Научные труды Вольного экономического общества России
Article analyses problems of formation of economic system oriented towards sustainable socio-economic development of the economy of “High North”. Author emphasizes existing approach based upon “economy of scale” does not fits to the modern tasks of the economic development in harmony with preservation of the unique Nature and, more over traditional life style and economic activity of endogenous people of the North. Due to author opinion, solution is available in way of integration of modern technology (including Internet of things), extension of rights of local communities and municipalities in natural resources management (based upon inclusive principles) and also formation of spatially interconnected value chains as of goods as of services. Economy od Arctic could not be analyzed and valued as spatially closed system. Economic interests of Arctic areas (first of all of municipalities and communities) needs to be presented at all stages of value creation and value accumulation. Basis for this lies in a term “social value”. Only this basis could create and develop appropriate socio-economic systems oriented towards harmonization of common and specific features of the Arctic economy.
Throughout the twentieth century, glaciologists and geophysicists from Denmark, Norway andSweden made important scientific contributions across the Arctic and Antarctic. This research was of acute security and policy interest during the Cold War, as knowledge of the polar regions assumed military importance. But scientists also helped make the polar regionsNordic spaces in a cultural and political sense, with scientists from Norden punching far above their weight in terms of population, geographical size or economic activity. This volume presents an image of Norden that stretches far beyond its conventional limits,covering a vast area in the North Atlantic and the Arctic Sea, as well as parts of Antarctica. Rich in resources, scarce in population, but critically important in global and regional geopolitics, these spaces were contested by major powers such as Russia, the United States, Canada and, in the Antarctic, Argentina, Australia, South Africa and others. The empirical focus on Danish, Norwegian and Swedish influence in the polar regions during the twentieth century embraces a diverse array of themes, from the role of science in policy and diplomacy to the tensions between nationalism and internationalism, with clear relevance to the important role science plays in contemporary discussions about Nordic engagement with the polar regions.
Purpose – The purpose of this paper is to introduce findings of comparative analysis and various models based on cultural heritage resources to foster regional development.
Design/methodology/approach – Comparison of operational schemes, market positions and branding of three successful cultural heritage centers in Germany, Great Britain and Russia demonstrates a variety of regional development models based on cultural resources and tourism development, and reveals their advantages and disadvantages.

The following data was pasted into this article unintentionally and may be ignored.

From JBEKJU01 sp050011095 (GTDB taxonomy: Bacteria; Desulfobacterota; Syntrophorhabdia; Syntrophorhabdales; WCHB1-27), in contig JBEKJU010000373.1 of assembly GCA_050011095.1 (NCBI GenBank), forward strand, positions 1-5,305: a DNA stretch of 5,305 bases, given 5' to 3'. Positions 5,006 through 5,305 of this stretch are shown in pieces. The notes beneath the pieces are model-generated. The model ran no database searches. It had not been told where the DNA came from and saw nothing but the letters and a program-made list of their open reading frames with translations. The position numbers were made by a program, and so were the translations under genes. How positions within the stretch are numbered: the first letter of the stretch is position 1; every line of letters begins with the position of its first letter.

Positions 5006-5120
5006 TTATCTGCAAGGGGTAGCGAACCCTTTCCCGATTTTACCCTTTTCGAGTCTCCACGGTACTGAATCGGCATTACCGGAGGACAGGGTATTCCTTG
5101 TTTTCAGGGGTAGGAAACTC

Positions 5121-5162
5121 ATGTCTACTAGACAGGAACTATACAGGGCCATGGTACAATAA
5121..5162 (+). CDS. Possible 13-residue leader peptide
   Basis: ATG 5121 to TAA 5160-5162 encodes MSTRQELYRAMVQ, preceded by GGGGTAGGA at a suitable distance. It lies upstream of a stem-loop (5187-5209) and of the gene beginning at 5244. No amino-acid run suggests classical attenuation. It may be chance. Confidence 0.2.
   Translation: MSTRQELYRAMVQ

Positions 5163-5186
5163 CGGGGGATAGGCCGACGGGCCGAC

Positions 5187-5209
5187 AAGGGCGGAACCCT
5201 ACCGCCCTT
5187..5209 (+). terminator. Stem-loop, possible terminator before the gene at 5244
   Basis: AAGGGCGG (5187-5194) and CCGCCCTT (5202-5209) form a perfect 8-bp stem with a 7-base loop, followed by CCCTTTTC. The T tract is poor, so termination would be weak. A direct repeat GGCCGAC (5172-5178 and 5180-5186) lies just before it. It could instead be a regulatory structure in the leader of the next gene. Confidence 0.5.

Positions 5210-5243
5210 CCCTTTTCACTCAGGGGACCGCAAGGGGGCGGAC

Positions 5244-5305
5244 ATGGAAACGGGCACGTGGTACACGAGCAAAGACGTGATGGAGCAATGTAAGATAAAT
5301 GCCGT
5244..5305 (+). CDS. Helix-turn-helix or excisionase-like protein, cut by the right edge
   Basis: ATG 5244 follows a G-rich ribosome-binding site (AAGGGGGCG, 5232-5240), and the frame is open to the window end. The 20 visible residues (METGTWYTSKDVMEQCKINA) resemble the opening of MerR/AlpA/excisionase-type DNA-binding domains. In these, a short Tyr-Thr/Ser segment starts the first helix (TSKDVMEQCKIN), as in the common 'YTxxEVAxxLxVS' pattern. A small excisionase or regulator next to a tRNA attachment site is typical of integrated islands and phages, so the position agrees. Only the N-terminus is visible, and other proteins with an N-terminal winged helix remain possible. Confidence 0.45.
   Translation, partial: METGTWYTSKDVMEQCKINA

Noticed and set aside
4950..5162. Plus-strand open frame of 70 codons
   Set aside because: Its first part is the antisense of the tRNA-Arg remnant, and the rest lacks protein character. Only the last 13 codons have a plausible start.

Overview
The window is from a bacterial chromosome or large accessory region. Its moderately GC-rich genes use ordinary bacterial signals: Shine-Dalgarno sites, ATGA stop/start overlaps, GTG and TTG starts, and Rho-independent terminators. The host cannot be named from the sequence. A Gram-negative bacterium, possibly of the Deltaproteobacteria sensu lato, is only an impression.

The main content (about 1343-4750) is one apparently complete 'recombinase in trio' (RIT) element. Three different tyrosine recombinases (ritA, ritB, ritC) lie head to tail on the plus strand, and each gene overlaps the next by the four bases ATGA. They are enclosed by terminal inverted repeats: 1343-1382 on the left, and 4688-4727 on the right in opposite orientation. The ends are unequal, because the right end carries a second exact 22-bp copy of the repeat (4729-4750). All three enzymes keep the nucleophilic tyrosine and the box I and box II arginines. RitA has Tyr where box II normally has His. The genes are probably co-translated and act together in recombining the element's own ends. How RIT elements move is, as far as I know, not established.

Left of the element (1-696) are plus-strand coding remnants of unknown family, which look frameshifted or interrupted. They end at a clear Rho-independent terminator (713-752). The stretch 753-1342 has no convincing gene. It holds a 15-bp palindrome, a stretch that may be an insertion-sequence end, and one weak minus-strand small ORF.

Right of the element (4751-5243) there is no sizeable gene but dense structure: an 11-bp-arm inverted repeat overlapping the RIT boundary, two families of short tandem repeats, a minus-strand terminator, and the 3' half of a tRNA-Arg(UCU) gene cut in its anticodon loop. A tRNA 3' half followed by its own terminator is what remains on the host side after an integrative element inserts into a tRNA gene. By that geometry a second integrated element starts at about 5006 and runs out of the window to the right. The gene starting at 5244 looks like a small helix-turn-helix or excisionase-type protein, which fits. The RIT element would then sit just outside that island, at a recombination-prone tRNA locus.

Findings – The paper evidences the potential of cultural resources and the tourism sector as drivers for regional development, and helps formulate basic recommendations for the Russian situation requiring elaboration of adequate financial and social instruments.
Originality/value – The paper provides a complex analysis of different operational models in three European countries with regard to specific national situations and specificity of heritage operational management.
The paper discusses social aspects of higher education institutions engagement with their regional communities. On the basis of the cases of the Russian Siberian and Southern Federal Universities the author analyzes practices and formats of their interaction with different regional stakeholders as part of the FUs' social function implementation. The FU's capacity to enhance their third mission is assessed. The author suggests a set of indicators to assess universities social activities impact on development of the regions, and puts forward recommendations on building the federal universities capacity for fulfilling their third role. The paper is prepared within the framework of the Ministry of Education and Science project "Organizational and analytical support to the national priority project "Education" on activities aimed at "Development of Federal Universities", carried out by the National Training Foundation.
The post-Cold War Arctic has seen a transformation from military tension and a focus on national security to a concern for environmental and human security. As a result of this, the globalized Arctic has a high level of peace and stability, maintained by international cooperation between the Arctic states, northern indigenous peoples, sub-national governments and local actors. There has also been a shift from environmental protection to economic activities and, consequently, states easily trump other interests. Now, in the Arctic, these challenges require fresh thinking on a local and global scale. Regional wars, the 'war on terror', and economic crises have posed new threats to Northern security order.